Monday, January 7, 2019

2018 Recap: Deanna's Goodbye 2018, Hello 2019

Goodbye 2018

Well, it's the first day of 2019, and I was lying in bed this morning reflecting on the past year. It has been nothing like what I expected my year to be, but it's been a good year.

2018 started much like any of the past few years with my rather quiet life. When I say quiet life, I live on a vineyard, do freelance editing and proofreading work, read a lot, cook a lot, drink wine, and enjoy time with the love of my life. A typical day involved coffee in bed, some reading, getting up, making breakfast, some work, an afternoon of reading, then dinner, a bit of TV and bed. Rinse, repeat.

Then in about March of the year, things changed because Steve got a job doing an IT due diligence for a bank in South East Asia because an Australian bank was divesting of its assets in the region. I could smell it in the air. Change was coming. Steve was excited about the opportunity, and he began talking about taking on a project overseas.

Amanjaya corner

Usually, when Steve takes on a new project, I don't get involved. This time Steve wanted me involved, and as he set up the project, he slotted me into the role of PMO Director and project manager for the Enterprise Systems comprising HR, Finance, Risk, and Payroll. I rather begrudgingly agreed to do it because he promised me it would only be for a short time and we'd be done in December of 2018.

Well, it's now January 1st, 2019. The project is only halfway done. *SOBS* The timelines got extended twice, but we think the end might be in sight. We are now targetted to be done in June of 2019.

So 2018 has been a challenging year for me. I got pushed back into full-time corporate work. Those of you who read the bloggity regularly will have heard me bemoaning the fact that I'm crazy busy. I am! I don't think I've ever worked so hard in my entire life. The project is intense and challenging. The client is challenging. The seller is difficult. I run the entire operations of the project, manage the day to day staff issues on the ground, finances, and budgeting, on top of originally also running four different project workstreams. I've handed off some of the project management work to someone else but am still way more involved than I like.

I honestly don't know how it happened, but I only wanted a small back office role where I sat quietly in the background and got left alone to do work. Instead, EVERYONE and his horse comes to me for anything and everything. I seem to have become the go-to person for questions that need answering. It's crazy. Why won't people leave me alone? I never wanted all this responsibility or to be in a leadership position, yet here I am. *SIGH*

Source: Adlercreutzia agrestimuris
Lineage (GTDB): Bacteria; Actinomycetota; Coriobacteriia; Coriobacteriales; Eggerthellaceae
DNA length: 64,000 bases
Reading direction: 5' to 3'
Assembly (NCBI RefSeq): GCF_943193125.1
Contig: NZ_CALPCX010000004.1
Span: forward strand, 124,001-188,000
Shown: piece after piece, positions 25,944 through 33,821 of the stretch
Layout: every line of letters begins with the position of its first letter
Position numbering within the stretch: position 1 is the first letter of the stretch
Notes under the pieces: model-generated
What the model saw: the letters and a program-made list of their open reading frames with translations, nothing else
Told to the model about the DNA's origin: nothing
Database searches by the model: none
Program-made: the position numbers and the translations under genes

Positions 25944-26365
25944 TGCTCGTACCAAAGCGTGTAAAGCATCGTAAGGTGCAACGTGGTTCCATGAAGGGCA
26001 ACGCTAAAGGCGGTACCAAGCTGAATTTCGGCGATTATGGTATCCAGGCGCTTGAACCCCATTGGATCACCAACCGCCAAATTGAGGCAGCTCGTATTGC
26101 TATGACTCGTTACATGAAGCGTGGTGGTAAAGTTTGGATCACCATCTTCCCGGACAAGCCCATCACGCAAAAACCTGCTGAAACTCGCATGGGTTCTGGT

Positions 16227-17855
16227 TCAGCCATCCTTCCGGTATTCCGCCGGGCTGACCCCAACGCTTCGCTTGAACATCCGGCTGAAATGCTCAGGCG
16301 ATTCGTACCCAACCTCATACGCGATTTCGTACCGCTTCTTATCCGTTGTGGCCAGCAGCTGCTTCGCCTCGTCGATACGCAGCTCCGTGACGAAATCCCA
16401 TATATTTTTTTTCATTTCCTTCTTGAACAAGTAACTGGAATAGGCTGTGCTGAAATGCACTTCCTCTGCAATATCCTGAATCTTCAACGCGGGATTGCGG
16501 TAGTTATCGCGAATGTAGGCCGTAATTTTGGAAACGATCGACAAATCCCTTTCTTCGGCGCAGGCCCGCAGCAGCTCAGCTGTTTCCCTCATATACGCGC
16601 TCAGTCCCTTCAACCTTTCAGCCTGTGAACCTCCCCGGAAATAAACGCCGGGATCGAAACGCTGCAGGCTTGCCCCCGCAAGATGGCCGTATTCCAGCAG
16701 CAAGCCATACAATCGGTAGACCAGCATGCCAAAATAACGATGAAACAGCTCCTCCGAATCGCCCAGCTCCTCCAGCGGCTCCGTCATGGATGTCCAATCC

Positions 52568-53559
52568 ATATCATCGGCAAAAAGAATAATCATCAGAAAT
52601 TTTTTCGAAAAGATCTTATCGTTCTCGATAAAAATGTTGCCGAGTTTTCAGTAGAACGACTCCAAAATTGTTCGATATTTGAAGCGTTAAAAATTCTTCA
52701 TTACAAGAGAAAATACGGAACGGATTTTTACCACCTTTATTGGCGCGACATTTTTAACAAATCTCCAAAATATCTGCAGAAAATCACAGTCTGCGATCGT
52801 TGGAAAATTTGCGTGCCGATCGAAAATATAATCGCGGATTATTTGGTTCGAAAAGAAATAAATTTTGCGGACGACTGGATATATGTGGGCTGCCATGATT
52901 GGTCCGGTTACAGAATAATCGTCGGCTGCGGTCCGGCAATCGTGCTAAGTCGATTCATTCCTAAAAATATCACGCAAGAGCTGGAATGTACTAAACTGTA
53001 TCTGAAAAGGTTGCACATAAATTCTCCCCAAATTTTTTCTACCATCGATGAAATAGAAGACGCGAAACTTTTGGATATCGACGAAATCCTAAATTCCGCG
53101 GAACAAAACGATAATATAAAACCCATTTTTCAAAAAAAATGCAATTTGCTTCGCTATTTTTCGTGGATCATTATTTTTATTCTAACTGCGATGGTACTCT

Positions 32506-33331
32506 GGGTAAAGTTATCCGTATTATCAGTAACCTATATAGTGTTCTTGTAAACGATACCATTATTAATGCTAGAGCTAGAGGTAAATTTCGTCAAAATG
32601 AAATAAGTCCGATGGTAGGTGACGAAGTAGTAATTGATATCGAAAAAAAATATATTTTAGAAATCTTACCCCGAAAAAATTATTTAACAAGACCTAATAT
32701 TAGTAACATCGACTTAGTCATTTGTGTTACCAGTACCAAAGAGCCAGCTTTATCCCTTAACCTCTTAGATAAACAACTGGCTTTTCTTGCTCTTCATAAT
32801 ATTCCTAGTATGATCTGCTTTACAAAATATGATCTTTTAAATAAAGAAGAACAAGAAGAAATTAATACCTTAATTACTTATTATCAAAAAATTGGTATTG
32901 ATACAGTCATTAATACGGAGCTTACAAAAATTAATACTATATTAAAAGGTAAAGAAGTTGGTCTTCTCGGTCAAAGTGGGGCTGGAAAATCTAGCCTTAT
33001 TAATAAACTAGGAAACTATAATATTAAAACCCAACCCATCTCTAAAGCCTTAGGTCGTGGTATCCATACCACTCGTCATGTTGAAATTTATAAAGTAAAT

Phnom Penh traffic

Amidst all that, I had to adjust to living in a third world country — stinky streets, pollution, questionable food. Fortunately, the local people here are lovely. Some of the ex-pats who have been here a long time were extremely helpful and pointed us in the right direction many times when we needed something. We slowly found our way around. Learned what restaurants were safe to eat at. Where to shop, etc. We lived in a lovely 4-star boutique hotel for the first five months of our stay in-country. After that, at Steve's insistence, we moved to an apartment in a new building. The apartment is lovely, and it took a little bit to get used to, but I'm starting to enjoy it.

As of Boxing Day, we have been here exactly seven months. Of that, we've only been home for two short breaks for a total of three weeks. Alas, people think when we go home we are on holiday but no. We go home, and we are still working. We have offices in Sydney too and staff working out of Sydney. So we go home and have a mad rush to get things done after being away for months, doctor and osteopath appointments, so much mail to collect we need a shopping trolley, re-stocking of meds, and sneaking in a few nice meals at our favorite restaurants.

Steve keeps saying to me that given the conditions (it's not that bad) and how tough it's been, he's surprised I haven't spat the dummy yet and how well I'm taking things. But seriously, what am I going to do? Chuck a fit? That's hardly professional, and I run the damn Project Office. Quit? Where does that leave me? In a strange country with nothing to do? Go home? And be by myself for months? Steve and I are joined at the hip. We do not do well apart.

Burgundy converse

There are a few things that keep me sane. I vent a lot to my BFF, Gem. A LOT!! She cops a lot of my whinging, and she knows what I deal with on a daily basis because I tell her. I made a very good friend in one of the ladies I work with. We are both very similar in that we are introverts, perfectionists, and we love to shop. We keep each other sane, and when we discuss work, we are the balance for one another. I encourage her to do certain things and stand up for herself. She does the same for me. We give each other perspective when we are neck deep in our own problems at work.